With oil prices sitting at more than 109 dollars a barrel, near the all-time high, you have to think that the title of this article makes me absolutely crazy. In fact, you're right. Billions of dollars are flowing from the West and Asia to the Organization of Petroleum Exporting Nations (OPEC). In 2008 the Energy Information Administration (NYSEMKT:EIA) predicts that OPEC revenue will hit $927 billion, up 37 percent from 2007. Also, in 2007 profits were also higher than 2006, with Saudi Arabia coming out as the biggest winner earning a cool $124 billion. (In case you're wondering, with about 7,000 member of the Saudi royal family, the House of Saud, they each could buy about 45,000 Ferraris.)
With this kind of success it's hard to argue that OPEC's future will be anything but bright, but that's exactly what I'm going to do.
Crisis Spurs Innovation
If one thing can be learned from history, it is that crisis spurs innovation: WWI brought us the United Nations, out of the Great Depression came the FDIC, SEC, Social Security and many other forms of government regulation, and the splitting of the atom was a result of the daunting threat of the German military in the Second World War. Those are just examples of government action and don't even touch on the countless other innovations created through our market-based economic system.
Markets facilitate creativity as competition grows and entire industries are affected by the delicate balance between supply and demand. In no part of our lives could this be truer today than with oil and gas. Consumers in the United States and all over the world are feeling the increasing pressure of rising fuel prices. It is this pressure that threatens the livelihood of the world's biggest oil exporters in the long run. Higher oil prices have created a modern crisis for the American economy. If history is a guide, our market system may facilitate a solution that leads us away from oil, rendering the OPEC cartel obsolete.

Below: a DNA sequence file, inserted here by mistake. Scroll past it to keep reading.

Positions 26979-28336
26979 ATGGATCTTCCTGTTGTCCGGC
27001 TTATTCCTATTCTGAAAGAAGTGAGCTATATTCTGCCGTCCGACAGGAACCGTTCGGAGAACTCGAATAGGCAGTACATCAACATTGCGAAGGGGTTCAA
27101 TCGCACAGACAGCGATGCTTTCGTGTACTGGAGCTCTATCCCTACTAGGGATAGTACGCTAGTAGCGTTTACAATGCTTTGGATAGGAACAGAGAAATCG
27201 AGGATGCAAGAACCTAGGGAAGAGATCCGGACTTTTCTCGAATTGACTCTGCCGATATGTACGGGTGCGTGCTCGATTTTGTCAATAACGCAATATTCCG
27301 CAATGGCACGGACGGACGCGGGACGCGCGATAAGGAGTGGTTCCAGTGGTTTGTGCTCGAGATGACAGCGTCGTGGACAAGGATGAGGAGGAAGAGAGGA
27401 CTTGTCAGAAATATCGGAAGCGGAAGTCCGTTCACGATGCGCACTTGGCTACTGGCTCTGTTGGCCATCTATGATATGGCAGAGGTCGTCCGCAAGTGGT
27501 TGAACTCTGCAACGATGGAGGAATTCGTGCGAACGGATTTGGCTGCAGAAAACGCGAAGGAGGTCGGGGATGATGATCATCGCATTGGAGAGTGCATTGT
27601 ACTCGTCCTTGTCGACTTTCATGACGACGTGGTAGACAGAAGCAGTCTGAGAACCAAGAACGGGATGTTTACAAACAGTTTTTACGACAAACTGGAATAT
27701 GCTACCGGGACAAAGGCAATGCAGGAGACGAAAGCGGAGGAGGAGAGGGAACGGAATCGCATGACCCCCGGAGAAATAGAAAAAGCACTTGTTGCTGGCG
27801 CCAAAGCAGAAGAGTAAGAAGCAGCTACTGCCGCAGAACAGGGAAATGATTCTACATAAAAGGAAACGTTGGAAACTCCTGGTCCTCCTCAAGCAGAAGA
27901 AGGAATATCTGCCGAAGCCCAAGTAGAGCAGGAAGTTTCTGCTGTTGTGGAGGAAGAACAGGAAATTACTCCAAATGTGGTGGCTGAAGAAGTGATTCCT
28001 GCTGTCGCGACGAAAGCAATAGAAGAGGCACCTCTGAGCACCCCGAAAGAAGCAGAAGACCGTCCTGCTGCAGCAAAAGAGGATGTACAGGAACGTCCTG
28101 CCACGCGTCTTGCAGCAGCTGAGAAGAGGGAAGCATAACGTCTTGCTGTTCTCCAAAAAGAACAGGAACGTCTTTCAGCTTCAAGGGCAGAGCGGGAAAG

Why is this time different?
The United States has seen lofty oil prices in the past, but those higher prices have not translated to a decrease in America's dependence on oil. What makes this time different? To answer this question, we must first determine the cause of price increases today compared to the past.
High demand is blamed for the majority of the recent run-up in oil prices, while the previous oil spikes in the 1970s were politically motivated. These politically generated embargoes were not sustainable as the lure of higher profits broke the will of the cartel.
Today, future demand for oil is expected to increase as nations all over the world continue to develop. This increasing demand creates a long-term persistence in the price levels not seen in the past. Also, this persistence forces firms and other economic agents to further incorporate higher prices into their long-run expectations.
These expectations make this oil "crisis" different than anything we've seen in the past: Firms are anticipating long high oil prices.
Recall from your intro to macroeconomics class that in the short term some inputs are fixed, but in the long run all inputs are variable. Today, the majority of capital machinery depends on oil or gas as fuel. Over a long enough time horizon, that could all change. If oil prices continue to increase or remain at these elevated levels, it becomes economically viable for firms to pursue alternatives to oil and invest in other technologies. In a sense, as oil prices continue to rise, the black gold will face more and more competition and, as all investors know, competition destroys profits.
With OPEC reluctant to take action to alleviate current price pressures, it is making a big bet against the market system with their future on the line. The current oil crisis may cause consumers pain in the short run, but may be the catalyst the market needs to innovate in the long run.
Disclosure: Author has no positions.